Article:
There’s an Inside Higher Ed article today about “The Emerging Hispanic-Serving Institution,” which begins by noting, “In the 1980s, the designation Hispanic-serving institution (HSI) was created by the federal government to direct funding to nonprofit colleges where at least 25 percent of the full-time-equivalent students are Latino.” And that, in turn, prompted my posted question/screed:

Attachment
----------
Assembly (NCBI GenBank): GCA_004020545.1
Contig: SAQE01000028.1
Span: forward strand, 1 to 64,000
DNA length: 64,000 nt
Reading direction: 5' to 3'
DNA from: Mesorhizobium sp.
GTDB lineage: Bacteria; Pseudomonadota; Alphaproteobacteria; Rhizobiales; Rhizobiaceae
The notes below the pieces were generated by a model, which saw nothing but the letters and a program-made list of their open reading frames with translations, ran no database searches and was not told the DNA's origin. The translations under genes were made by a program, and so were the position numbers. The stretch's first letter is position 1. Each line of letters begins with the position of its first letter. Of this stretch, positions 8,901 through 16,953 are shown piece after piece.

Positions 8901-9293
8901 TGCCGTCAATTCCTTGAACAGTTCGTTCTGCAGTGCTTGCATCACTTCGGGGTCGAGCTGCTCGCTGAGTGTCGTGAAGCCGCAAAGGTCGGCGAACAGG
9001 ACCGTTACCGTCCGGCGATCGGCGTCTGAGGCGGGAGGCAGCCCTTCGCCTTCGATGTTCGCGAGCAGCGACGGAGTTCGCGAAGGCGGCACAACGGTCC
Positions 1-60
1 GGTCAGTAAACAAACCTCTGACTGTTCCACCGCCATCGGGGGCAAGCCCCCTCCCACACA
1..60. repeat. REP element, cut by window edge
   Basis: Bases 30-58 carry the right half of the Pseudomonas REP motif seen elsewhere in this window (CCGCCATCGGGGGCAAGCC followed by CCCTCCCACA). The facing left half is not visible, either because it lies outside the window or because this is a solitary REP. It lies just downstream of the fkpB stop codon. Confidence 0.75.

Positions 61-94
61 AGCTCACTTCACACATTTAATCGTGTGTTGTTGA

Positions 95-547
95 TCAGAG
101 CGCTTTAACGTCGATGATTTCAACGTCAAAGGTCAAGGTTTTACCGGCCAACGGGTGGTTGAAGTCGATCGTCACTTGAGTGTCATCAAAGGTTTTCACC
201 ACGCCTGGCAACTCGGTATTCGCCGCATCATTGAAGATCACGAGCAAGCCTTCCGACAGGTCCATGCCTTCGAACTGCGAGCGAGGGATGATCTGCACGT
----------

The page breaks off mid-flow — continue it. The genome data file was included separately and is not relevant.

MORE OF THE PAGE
Why should the federal government give more money to some schools, and less to others, based on what country the students’ ancestors came from? There is no good reason, and certainly none that would pass muster under the “strict scrutiny” the courts use in applying the Constitution’s Equal Protection Clause. If the feds want to give more money to schools where the students are from disadvantaged backgrounds, say, or do not speak English as their first language, then they may do so — but they do not have to use national origin as a proxy for poverty or linguistic ability. In other contexts, we would condemn that as stereotyping.